Wednesday, July 7, 2010
Settled in Thomaston, Connecticut
We arrived at our campground in Thomaston, Connecticut after a very stressful day on the road. The population density around the New York and Boston vicinity makes for very heavy traffic. We changed interstates a few times, passed through three toll booths, and encountered a couple areas of construction, all of which drove up the stress level. The road surfaces were badly deteriorated in places which not only caused a rough ride, but shook things loose inside the Everest. So far I haven’t found anything actually broken. The “check engine” light came on which caused a few moments of panic until we realized it was just a reminder to have the oil changed.
Although the heat has moderated a few degrees today, it still was a major factor in creating an unpleasant day. By the time we got parked in our site this afternoon, the AC had been off for more than seven hours. It was 96 degrees inside the Everest. Thankfully, our campsite is shaded so we cooled down pretty quickly. The refrigerator is still struggling.
We were also very disappointed with the campground. We expected to have cable and WiFi based on the description in the campground guide book. When we got here, we learned that only some sites have cable and none of those sites were available. Since we had battled the afternoon sun at our last campground, Gene asked for a shaded site. We are tucked away in so many trees it is hard to tell if it is light out. However, the WiFi doesn’t reach to this part of the campground. I guess, I’d rather have the shade anyway.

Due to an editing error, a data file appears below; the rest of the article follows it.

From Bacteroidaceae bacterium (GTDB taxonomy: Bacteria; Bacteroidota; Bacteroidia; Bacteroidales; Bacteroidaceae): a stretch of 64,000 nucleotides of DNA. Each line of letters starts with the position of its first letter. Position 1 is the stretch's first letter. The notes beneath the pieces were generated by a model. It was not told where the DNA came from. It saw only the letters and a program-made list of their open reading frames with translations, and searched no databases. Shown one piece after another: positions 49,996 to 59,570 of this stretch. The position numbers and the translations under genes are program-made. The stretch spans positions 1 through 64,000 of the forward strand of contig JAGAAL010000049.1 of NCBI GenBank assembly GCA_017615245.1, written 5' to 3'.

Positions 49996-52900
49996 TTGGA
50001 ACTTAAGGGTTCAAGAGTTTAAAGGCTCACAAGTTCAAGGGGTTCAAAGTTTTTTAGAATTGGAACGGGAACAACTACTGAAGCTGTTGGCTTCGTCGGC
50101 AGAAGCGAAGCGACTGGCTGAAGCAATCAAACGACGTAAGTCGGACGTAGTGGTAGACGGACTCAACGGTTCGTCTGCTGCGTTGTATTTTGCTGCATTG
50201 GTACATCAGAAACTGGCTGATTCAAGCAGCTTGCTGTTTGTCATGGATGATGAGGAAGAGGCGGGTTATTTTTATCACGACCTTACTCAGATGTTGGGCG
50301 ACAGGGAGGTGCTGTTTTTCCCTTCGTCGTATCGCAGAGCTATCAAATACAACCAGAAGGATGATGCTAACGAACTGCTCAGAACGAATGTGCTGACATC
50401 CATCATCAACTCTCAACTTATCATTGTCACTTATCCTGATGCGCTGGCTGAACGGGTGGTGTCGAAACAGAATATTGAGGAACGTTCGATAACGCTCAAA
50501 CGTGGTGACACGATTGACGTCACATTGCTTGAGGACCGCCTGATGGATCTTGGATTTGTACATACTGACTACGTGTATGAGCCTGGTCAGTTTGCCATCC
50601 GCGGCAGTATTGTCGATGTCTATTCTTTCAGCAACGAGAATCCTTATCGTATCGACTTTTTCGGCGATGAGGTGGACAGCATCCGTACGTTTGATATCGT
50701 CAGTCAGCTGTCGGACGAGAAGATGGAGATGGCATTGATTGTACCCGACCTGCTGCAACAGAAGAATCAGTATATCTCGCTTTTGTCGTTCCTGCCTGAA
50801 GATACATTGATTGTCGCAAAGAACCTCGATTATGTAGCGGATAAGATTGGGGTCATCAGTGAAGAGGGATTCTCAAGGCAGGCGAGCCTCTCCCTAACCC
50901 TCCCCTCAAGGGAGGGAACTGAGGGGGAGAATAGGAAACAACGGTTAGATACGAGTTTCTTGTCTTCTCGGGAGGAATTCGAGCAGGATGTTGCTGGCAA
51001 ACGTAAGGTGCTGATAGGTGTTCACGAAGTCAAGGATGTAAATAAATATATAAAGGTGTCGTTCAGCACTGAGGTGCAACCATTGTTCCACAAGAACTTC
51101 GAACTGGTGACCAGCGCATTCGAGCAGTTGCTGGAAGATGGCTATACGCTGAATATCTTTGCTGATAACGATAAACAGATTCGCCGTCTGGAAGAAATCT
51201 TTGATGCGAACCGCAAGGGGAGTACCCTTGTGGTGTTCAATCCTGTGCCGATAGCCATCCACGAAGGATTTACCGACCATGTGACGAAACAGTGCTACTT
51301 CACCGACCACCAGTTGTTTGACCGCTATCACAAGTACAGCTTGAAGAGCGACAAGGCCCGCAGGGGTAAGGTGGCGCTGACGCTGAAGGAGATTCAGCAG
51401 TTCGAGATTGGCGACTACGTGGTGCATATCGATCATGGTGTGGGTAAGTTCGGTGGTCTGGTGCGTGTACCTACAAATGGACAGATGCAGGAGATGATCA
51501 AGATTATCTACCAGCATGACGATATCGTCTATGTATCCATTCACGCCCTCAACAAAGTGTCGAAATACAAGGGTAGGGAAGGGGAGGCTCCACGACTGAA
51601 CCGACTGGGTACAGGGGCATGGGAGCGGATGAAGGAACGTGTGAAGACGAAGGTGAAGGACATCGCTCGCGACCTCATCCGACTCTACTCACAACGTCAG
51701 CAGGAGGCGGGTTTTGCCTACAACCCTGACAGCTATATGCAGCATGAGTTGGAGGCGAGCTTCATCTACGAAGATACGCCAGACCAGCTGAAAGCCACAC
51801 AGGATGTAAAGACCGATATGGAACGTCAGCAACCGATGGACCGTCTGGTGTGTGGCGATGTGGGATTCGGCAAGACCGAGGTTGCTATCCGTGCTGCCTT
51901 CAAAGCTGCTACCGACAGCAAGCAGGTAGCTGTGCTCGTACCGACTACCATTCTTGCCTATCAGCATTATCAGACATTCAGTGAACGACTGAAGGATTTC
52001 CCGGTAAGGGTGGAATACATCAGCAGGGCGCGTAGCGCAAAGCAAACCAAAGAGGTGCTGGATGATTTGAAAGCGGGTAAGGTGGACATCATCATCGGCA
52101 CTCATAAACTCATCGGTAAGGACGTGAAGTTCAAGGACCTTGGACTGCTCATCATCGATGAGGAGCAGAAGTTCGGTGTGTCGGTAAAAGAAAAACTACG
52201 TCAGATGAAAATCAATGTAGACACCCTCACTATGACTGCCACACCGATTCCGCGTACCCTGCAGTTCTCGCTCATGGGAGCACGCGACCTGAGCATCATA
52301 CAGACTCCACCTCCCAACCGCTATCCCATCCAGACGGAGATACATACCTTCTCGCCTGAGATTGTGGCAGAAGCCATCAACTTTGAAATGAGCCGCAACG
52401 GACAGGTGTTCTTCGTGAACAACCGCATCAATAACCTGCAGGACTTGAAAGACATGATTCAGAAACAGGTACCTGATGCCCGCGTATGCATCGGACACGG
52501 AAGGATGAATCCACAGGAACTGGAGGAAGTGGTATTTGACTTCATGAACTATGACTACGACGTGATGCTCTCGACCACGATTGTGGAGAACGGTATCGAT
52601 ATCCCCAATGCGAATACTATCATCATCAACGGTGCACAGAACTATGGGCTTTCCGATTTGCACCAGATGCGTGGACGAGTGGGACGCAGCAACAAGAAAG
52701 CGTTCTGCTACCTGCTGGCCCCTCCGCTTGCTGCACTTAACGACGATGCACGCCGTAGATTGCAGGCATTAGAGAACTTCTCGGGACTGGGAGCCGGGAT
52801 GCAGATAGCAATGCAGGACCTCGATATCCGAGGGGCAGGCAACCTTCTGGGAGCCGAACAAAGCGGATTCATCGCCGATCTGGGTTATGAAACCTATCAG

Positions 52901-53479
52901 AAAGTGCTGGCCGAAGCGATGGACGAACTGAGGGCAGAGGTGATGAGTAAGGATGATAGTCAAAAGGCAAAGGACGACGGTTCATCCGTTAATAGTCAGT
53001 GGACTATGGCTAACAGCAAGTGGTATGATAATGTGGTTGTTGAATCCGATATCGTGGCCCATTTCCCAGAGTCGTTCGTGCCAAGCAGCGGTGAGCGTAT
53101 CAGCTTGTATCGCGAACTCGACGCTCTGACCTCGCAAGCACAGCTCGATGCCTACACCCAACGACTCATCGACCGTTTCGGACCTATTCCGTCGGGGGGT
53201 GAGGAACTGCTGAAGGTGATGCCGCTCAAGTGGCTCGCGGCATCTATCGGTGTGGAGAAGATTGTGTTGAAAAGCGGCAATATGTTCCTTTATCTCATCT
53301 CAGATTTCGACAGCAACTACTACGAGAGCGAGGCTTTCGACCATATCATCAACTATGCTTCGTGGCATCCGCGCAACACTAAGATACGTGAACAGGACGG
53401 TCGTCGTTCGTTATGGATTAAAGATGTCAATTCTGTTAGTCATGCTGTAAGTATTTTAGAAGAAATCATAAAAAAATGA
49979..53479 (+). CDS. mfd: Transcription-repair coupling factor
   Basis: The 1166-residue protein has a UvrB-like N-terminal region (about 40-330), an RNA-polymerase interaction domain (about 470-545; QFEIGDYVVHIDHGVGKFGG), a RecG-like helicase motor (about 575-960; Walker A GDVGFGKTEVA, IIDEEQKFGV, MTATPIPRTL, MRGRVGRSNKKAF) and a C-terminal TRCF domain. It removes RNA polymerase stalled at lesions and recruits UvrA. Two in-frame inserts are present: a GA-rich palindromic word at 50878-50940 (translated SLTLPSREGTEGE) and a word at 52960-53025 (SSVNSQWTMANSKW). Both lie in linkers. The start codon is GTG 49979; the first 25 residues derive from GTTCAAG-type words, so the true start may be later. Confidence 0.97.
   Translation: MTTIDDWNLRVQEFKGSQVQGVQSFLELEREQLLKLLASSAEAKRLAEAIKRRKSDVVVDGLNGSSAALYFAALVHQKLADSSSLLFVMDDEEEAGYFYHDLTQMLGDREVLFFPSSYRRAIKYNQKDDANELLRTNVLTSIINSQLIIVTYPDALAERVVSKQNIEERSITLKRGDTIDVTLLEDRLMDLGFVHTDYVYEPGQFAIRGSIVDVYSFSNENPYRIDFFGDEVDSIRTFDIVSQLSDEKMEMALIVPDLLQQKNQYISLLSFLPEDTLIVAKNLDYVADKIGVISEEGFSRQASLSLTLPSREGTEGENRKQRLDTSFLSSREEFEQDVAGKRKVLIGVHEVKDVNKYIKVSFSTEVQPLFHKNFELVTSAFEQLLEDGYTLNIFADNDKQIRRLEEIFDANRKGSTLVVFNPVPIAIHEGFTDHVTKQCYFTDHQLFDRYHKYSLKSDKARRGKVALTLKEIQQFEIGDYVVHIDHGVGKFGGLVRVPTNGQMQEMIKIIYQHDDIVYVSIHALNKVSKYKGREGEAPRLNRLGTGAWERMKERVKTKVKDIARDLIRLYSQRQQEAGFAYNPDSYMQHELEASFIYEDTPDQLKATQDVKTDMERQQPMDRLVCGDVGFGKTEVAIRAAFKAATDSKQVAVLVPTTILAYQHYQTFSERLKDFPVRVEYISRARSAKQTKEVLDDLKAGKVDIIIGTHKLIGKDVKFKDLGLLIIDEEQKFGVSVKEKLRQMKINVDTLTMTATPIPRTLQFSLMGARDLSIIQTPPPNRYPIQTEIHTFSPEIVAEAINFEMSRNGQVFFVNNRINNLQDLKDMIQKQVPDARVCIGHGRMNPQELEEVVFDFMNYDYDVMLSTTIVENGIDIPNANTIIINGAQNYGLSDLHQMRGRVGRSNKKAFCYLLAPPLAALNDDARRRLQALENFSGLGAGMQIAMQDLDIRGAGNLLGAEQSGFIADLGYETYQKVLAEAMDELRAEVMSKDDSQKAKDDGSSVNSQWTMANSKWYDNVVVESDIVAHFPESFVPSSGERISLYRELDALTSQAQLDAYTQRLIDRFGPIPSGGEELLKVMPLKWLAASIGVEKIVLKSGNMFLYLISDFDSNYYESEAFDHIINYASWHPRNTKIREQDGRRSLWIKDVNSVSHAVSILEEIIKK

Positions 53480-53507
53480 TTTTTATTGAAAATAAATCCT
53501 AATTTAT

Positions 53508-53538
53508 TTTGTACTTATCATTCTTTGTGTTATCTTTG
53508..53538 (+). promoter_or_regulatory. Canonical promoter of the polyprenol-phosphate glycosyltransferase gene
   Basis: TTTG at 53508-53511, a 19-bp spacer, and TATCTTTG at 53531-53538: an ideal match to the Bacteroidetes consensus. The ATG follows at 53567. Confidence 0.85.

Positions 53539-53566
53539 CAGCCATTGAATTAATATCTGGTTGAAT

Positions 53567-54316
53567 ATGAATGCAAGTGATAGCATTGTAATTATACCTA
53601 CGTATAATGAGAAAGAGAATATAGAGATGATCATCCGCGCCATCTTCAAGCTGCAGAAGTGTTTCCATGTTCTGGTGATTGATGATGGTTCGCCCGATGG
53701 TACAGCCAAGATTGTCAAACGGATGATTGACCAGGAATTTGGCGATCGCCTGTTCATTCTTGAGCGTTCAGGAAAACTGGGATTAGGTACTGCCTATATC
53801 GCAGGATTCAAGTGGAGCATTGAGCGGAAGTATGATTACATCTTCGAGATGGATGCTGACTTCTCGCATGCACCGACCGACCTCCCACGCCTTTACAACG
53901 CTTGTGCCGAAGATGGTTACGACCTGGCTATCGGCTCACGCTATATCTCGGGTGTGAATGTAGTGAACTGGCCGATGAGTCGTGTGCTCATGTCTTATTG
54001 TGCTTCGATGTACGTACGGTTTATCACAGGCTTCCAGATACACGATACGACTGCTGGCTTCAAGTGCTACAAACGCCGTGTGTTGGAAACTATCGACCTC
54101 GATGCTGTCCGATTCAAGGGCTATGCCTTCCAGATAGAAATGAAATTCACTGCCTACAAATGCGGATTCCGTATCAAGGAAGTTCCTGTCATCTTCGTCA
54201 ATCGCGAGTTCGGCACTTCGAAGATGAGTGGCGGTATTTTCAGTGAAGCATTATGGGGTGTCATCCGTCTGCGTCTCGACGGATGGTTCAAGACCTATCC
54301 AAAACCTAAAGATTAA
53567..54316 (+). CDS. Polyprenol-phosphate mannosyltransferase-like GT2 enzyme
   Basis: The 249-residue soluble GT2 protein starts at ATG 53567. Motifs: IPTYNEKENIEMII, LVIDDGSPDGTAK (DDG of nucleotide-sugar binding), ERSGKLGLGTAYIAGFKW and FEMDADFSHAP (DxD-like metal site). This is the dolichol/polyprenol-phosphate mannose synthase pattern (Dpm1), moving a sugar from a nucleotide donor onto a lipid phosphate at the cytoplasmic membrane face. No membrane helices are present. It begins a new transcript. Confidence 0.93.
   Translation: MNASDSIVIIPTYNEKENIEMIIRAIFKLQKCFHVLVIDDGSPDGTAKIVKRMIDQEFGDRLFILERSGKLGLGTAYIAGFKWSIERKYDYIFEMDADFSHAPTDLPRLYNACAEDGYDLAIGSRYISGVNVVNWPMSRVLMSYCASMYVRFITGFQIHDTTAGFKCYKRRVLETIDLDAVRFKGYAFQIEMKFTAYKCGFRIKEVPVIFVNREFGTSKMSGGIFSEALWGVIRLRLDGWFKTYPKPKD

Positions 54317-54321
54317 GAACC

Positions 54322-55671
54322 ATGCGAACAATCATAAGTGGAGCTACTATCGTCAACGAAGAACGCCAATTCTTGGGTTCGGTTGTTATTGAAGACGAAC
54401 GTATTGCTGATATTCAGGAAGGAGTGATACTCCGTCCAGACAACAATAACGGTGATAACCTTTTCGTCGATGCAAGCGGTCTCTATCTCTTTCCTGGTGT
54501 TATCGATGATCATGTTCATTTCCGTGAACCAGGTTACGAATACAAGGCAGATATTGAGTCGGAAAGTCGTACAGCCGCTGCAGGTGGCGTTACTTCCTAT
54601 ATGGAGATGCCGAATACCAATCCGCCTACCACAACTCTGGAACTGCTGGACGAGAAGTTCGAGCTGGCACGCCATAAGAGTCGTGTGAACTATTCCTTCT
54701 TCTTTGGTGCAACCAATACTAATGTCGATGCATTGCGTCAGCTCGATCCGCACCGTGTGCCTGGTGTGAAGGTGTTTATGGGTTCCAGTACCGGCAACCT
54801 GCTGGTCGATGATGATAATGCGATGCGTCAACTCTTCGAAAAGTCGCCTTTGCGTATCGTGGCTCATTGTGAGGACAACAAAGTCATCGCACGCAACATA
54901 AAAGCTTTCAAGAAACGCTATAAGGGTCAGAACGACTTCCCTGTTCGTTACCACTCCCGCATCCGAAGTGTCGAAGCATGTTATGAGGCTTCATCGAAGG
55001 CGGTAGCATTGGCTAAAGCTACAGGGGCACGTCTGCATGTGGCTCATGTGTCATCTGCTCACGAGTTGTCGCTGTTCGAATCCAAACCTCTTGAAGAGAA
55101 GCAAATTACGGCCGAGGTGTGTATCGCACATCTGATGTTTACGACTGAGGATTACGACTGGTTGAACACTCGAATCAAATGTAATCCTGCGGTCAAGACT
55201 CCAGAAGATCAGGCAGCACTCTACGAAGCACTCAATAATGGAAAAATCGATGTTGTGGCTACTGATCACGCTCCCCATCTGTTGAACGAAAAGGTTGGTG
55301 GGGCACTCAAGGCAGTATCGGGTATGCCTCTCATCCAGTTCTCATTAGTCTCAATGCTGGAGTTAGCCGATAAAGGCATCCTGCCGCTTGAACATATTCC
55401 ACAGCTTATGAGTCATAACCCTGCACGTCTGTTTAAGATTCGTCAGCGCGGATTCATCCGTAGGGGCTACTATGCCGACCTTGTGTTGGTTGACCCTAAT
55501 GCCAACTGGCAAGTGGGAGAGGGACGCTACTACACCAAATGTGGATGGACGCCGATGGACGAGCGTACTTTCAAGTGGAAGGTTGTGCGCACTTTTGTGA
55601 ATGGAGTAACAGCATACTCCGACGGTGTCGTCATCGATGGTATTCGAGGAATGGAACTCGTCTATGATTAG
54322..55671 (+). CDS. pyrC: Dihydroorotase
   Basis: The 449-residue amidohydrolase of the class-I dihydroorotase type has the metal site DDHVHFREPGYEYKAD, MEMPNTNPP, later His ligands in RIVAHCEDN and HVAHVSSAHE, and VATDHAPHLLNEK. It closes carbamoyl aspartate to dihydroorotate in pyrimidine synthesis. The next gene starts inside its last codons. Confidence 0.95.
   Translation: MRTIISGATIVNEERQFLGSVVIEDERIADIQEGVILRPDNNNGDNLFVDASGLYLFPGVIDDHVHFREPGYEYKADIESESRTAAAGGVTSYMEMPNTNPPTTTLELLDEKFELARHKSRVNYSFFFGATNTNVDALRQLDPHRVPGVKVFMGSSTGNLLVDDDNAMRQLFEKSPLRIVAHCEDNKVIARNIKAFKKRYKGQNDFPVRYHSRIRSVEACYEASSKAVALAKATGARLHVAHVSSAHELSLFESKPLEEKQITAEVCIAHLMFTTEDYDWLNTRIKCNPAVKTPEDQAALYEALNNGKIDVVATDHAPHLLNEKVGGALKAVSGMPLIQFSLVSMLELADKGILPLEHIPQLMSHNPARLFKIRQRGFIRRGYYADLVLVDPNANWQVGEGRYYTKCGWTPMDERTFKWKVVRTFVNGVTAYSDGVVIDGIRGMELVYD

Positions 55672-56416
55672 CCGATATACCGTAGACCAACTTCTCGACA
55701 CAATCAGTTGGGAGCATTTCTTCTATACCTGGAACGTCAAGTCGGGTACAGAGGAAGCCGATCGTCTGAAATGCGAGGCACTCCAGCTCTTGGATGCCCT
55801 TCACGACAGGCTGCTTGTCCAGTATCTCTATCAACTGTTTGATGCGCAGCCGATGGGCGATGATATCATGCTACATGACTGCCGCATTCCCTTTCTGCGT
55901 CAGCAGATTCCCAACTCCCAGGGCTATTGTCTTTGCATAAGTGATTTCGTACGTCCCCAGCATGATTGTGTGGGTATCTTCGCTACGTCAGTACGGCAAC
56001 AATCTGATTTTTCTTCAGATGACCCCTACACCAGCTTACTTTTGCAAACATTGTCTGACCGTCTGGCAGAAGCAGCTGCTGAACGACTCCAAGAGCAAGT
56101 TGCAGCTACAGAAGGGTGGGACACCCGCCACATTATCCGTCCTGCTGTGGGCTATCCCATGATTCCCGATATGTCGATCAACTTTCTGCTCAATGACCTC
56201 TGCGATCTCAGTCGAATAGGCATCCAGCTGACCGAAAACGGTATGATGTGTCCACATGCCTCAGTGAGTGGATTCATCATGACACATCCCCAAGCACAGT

After we got set up, Gene got on the phone calling the outfitters in the area. We want the ATC guidebook and maps for Connecticut. Several weeks ago, we has stopped in at ATC in Harpers Ferry, but they were sold out. We didn’t think much about it and just figured we’d get them when we got here. Come to find out, the new edition did not come out as scheduled and the old edition is sold out--not just at Harpers Ferry, but all along the Appalachian Mountain chain. Eastern Mountain Sports finally found an old edition in one of their stores in Massachusetts. Gene called them and they wanted to charge $30 to ship it to us. Thanks, but no thanks. We finally decided we’d just use the 2010 Data book and 2010 Thru-hiker Companion and follow the white blazes on the trees. Who needs a map anyway; it’s just something else to carry? Seriously, I like having the map, especially when trying to find these tiny parking lots. I also like the trail profile. Looking at the profile usually gives me a headache, but I like having it anyway.
There is a new “alternative” guide book out that EMS has on hand, but the reports we’ve heard from some hikers are not good. We decided to pass on that, as well.
Gene couldn’t get an appointment at the Ford dealership for tomorrow so I guess we’ll just have to go hiking. There is only about 50 miles of AT in Connecticut; we’d like to get that done. Not all tomorrow, of course.
Tomorrow will be a better day.